Rose has written 66 articles for us.

27 Comments

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    Oh, this is so exciting!!! Watched growing up and it is still the only anime I’ll ever care about. I do hope the new series will show up on Youtube.

    I had no idea that Zoisite wasn’t a female until now, since I have never read the manga and watched the early seasons in Canada where it was obviously changed. Saw the last couple seasons Youtube (subtitles and all), thank god for that site!

    Haruka and Michiru were too damn adorable (and some of my favourite characters) and the Starlights were fascinating!! You should of found an image of them and added it to the article.

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      If you get into the manga (which I do highly recommend), the Sailor Starlights are not men in their civilian forms like in the anime, but are instead women dressing as men as some sort of disguise. I know Naoko Takeuchi wasn’t happy about that change, as she was adamant that only girls can be Senshi.

      So that’s something that will likely be different in the new adaptation. At least the cross-dressing is still pretty queer, though, so that’s not a strike against it, in my opinion. And I only have so much space for pics in articles, sorry!

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      This is pretty much what I was thinking.

      I had a 7 year bff who pretended she was Haruka and I thought I was Michiru and we went on “dates” to the aquarium (dodging our parents the whole time). Sailor Moon was such a big part of my childhood.

      I have a lot of feels here.

      xx

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      The reason for that could possibly be because of the whole Sempai/ Kohai relationship (considering that Haruka was older and a bit of a pretty boi). Also the fact that it is accepted and even encouraged for girls in Japan to form relationship-type bonds with girls in preparation for adult relationships with boys would mean that the affection was in ordinance with that social practice and not necessarily the fact that she was bi. Naoko Takeuchi was never one to hide the sexual orientation of her characters anyway (multiple interviews have gone on where fans have asked if Haruka and Michiru were “really actually lesbian” and without fail, she has always replied with a simple and blunt “yes”.)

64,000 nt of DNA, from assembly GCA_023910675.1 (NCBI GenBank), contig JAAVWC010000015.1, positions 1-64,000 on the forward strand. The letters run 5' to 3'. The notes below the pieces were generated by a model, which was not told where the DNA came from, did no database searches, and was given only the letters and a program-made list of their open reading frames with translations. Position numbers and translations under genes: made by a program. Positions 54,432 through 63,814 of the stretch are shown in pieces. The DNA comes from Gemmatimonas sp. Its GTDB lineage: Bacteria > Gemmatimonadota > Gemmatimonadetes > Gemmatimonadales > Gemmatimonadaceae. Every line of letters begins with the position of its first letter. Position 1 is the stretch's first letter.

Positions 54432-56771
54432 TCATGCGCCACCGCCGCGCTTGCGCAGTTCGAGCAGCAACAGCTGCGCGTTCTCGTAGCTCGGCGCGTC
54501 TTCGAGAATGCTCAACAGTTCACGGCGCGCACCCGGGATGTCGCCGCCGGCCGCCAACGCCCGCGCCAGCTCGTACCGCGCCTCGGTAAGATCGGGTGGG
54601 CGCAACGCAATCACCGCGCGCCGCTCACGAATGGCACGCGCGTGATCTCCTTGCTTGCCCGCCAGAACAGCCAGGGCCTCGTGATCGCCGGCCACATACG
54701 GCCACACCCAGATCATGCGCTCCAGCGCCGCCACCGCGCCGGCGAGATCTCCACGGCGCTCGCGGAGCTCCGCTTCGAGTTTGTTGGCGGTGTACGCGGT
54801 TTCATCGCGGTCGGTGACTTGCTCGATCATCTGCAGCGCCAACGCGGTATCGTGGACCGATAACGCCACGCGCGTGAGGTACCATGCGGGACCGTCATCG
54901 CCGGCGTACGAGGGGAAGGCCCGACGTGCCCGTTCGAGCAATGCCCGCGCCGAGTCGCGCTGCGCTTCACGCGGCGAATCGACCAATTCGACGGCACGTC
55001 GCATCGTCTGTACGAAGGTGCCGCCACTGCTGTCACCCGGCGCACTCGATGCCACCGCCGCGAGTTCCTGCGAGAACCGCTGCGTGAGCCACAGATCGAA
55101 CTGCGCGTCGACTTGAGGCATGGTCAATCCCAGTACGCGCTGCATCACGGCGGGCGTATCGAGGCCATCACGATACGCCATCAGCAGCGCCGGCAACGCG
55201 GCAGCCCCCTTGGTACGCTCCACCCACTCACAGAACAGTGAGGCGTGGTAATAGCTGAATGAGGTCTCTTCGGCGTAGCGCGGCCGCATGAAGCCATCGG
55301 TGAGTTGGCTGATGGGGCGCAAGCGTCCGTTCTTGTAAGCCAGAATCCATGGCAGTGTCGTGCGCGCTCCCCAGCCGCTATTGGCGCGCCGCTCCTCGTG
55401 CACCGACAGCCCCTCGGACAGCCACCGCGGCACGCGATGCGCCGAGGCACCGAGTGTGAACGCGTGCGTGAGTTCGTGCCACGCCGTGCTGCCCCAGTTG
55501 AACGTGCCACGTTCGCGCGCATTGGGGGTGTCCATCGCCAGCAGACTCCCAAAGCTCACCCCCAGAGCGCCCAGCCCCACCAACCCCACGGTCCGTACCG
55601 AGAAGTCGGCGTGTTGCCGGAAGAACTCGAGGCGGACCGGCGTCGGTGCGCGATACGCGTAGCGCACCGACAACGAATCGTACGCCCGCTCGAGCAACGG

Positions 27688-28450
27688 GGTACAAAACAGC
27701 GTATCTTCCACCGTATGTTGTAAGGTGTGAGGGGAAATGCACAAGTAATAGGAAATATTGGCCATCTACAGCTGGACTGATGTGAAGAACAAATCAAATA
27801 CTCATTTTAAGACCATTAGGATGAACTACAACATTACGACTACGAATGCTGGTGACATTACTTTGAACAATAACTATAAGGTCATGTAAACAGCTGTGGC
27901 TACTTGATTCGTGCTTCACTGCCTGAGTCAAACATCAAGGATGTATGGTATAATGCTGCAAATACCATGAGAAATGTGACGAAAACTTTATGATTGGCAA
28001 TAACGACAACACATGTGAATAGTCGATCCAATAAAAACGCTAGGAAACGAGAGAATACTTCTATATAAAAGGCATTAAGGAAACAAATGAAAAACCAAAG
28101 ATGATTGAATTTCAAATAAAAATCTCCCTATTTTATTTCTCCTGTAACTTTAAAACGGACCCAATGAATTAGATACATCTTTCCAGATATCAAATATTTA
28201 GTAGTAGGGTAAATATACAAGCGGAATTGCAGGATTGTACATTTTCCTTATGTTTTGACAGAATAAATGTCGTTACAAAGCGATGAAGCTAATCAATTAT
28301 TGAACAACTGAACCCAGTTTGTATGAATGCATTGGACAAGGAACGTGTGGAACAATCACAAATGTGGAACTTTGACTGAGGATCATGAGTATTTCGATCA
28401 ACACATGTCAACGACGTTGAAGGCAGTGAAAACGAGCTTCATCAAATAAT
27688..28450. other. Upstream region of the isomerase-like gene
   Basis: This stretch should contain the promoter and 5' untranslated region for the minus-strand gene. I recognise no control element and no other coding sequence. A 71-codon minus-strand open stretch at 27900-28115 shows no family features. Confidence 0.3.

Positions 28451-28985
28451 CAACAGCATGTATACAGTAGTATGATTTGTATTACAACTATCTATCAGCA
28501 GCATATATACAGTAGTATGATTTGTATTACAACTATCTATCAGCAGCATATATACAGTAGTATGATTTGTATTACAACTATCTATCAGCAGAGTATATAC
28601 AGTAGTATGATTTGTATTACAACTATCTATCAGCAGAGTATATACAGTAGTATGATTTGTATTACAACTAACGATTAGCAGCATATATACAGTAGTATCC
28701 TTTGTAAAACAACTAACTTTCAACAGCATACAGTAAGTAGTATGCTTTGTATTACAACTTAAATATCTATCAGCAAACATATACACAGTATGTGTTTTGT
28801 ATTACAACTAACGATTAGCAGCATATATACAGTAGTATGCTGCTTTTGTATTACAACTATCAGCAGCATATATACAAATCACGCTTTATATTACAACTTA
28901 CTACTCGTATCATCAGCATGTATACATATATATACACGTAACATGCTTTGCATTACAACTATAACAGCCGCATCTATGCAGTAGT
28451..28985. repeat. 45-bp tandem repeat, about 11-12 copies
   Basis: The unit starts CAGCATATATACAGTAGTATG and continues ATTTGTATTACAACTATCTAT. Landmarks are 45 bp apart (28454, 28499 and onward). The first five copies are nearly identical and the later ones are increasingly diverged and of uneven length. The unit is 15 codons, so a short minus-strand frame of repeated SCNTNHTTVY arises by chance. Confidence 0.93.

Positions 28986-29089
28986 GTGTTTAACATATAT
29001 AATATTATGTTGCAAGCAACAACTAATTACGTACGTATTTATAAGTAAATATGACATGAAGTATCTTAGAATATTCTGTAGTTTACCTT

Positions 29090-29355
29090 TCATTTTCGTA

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    Hi! I’ve been a AS reader for over 3 years and this is the first time I’m commenting because I have SO MANY Sailor Moon feelings.

    On one hand I’m really excited about the reboot, because it will be yet another chance to get all excited and go through adventures with the Sailor Senshi.

    However, I’ve been through both the manga and the anime and I have to say while the manga is more coherent in terms of plot, I find the anime is way better in terms of character development and that’s really why I watch the show. I think it shows amazing friendships and strong female characters and personally I think they get to shine a bit more in the anime.

    The other main reason I’m worried about the new reboot is because anime Haruka and Michiru are so adorable and so into each other and have so many scenes in which they say cute little things to each other and talk about jumping each other. Both Haruka and Michiru are much more developed as characters in the anime and importantly, their relationship is much more developed in the anime.